Last Wednesday was a date to remember because January 31, 71 years ago, was a day which brought sorrow to families in Northern Ireland and Scotland, heralding weeks and months of drama and mourning.
On that day, the Princess Victoria, a British Railways car ferry set sail across the North Channel to Larne, a routine journey of 31 miles taking somewhere in the region of two-and-a-half hours. That’s on a normal day, but January 31 1953 was no normal day; think the destructive gale force winds of two weekends ago and you’ll get some idea of the conditions the ship tried to plough through.
Tragically the big seas were too much for the ferry. It was overwhelmed, the stern doors were stoved in by a huge wave and sea water poured into the car deck. There was no list of those on board but it was thought the Princess was carrying 127 passengers and 49 crew. She left the Scottish port of Stranraer just before 8am, heading into Loch Ryan but didn’t get much further; once into the Irish Sea, Captain Ferguson realised the ferocious conditions and decided to return to the comparative shelter of the loch, but before that could happen the waves were filling the ship.
He made the disastrous decision to proceed to Larne. At 9.46am the call went out asking for tugs to assist; at 10.32am an SOS was sent - the ship was in immediate danger with a heavy list to starboard.
Terror On Board
As the bitter water began to fill the interior of the ship, can you imagine what was going on in the cabins and lounges? Families, businessmen, young women and the crew all knowing they were facing death by drowning?
Bad enough to be sea sick but the fear of ending up in the freezing waves must have caused dreadful panic, hysterical crying, brave attempts to keep people calm. By 1pm the water had reached the starboard engine room and 10 minutes later, David Broadfoot, the ship’s radio officer, sent a Morse code message: “On her beam end.”
Then the dreadful call: “We are preparing to abandon ship.” But there was a glimmer of hope because by 1.30pm the Irish coast was in sight; they were only five miles off the Copeland Islands... but 20 minutes later there was silence. It’s thought that the ship sank at 1.58pm.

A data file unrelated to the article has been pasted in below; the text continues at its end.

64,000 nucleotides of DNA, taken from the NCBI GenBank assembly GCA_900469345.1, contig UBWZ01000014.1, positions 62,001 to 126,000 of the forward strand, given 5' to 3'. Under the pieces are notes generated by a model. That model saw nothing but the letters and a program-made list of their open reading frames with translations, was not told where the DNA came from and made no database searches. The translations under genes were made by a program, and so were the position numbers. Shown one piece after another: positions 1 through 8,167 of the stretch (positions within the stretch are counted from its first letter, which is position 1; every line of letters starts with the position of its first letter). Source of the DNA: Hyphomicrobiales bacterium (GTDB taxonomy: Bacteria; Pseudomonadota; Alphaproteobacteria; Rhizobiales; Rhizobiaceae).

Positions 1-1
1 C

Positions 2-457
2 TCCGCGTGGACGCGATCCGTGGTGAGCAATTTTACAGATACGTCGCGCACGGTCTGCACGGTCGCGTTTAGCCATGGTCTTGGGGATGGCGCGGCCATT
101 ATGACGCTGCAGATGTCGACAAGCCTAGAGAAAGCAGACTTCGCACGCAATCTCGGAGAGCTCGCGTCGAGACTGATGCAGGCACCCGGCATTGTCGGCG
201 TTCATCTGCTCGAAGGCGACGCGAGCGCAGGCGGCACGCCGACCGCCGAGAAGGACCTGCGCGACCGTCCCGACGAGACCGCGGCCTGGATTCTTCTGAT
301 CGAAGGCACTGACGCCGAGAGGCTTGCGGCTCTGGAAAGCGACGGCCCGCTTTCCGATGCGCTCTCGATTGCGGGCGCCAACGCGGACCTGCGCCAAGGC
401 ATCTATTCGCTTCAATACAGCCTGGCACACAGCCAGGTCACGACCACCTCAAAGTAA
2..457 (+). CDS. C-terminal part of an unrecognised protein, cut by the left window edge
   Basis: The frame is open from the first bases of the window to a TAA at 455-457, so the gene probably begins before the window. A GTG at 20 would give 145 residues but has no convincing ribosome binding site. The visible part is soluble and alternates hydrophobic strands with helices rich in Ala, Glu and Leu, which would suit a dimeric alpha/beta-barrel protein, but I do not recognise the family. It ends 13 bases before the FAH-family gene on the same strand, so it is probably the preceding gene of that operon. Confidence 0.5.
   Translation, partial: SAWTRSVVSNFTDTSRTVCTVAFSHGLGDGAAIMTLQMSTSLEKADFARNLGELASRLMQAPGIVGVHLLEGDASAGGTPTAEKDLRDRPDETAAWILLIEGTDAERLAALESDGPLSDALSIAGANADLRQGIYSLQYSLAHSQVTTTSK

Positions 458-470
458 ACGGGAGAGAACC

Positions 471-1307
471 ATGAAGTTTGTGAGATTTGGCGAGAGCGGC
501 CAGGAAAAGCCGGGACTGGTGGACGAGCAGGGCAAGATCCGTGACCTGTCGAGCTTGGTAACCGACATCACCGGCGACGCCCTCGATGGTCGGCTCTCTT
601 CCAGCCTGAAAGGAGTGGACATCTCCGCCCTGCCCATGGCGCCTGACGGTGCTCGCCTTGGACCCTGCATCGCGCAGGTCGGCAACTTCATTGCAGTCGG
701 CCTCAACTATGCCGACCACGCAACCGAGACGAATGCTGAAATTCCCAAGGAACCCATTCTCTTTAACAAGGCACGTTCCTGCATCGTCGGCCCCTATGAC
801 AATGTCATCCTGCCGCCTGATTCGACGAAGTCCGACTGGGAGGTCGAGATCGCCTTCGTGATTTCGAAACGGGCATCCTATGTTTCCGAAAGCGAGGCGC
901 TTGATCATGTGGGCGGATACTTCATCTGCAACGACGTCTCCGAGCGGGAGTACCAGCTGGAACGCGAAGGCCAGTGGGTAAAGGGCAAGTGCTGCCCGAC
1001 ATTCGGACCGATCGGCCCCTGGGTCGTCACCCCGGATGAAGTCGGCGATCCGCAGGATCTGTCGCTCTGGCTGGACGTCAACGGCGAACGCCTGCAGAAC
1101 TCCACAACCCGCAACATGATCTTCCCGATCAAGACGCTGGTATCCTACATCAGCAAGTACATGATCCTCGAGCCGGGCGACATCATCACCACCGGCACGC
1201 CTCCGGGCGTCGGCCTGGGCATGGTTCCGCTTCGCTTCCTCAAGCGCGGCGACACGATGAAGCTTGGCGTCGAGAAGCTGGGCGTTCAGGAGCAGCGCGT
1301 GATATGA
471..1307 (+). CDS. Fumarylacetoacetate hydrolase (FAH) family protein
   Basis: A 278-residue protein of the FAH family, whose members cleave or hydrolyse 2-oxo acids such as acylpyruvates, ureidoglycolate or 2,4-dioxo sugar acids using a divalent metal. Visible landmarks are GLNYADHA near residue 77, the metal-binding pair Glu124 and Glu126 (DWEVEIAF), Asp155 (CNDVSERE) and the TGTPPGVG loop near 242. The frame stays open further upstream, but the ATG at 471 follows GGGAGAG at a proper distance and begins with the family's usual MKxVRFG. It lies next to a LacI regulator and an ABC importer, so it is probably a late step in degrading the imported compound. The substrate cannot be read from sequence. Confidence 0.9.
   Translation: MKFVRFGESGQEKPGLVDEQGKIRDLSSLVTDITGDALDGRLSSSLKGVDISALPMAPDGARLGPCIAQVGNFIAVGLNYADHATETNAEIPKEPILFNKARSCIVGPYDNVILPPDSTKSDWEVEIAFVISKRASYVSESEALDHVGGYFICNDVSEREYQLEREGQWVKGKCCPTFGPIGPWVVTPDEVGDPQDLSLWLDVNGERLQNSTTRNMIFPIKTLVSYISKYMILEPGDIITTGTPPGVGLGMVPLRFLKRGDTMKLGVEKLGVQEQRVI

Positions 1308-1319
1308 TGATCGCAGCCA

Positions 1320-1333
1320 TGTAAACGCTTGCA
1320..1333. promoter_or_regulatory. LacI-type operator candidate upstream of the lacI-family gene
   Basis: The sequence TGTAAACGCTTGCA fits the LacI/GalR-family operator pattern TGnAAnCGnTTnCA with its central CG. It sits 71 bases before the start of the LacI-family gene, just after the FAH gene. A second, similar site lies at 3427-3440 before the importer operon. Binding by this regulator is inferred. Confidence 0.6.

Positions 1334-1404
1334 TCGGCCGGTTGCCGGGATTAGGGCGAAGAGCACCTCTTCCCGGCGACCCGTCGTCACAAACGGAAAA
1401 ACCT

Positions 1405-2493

That morning journalist Malcolm Brodie, himself a Scotsman, had made his way to the empty sports desk at the Belfast Telegraph. He was due to report on a football game but the team from Airdrie cancelled due to the weather.
A phone rang and he reached for it. “It was a woman on the Antrim Road,” he told me. “She said her husband was a sea captain and they had shortwave radioed, ‘There’s a drama in the Lough’.
“She gave me what details she had and it sounded like the Princess Victoria was battling against big seas. She was right. The ship was fighting hurricane winds of Force 12, over 100 miles an hour, tossing in mountainous seas when the huge waves battered the rear doors, sheering off the bolts, flooding the car deck; ton upon ton of seawater swamped the ship and some 135 souls lost their lives. All women and children on board the ship were lost.”
Hearing History Unfold
”I immediately went up to her house and sat with the radio in a wee cubby hole under the stairs as she made cups of tea,” Malcolm recalled.
Later that afternoon fellow journalist Paddy Scott was on the fringe of Donaghadee and as survivors were brought into the Imperial Hotel; despite tight security, he was determined to get his story.
Someone whispered that there was a terrified young cabin boy in a traumatic state, jibbering in his fear. “Let me try to talk to him,” Paddy suggested to the policeman on duty.
“He’s probably from the Islands and he’s talking Scottish Gaelic.”
This was enough to gain entrance. “Leave me with him till I calm him,” commanded Paddy. They did, not realising he was a reporter. Paddy was right, the boy would only talk in his native tongue and with the journalist’s Irish Gaelic they got down to business.
Paddy arranged for the boy to be looked after as he high-tailed it back to his desk to file the harrowing account of the death of the Larne-Stranraer ferry for the Irish Press and The Irish News, his story beating every other journalist to the front page.
For two-and-a-half hours Malcolm filed his report down the telephone line to the Belfast Telegraph, the first time the Saturday Night front page carried news instead of sport. Two men of the press ensured the tragedy of January 31 1953 would never be forgotten.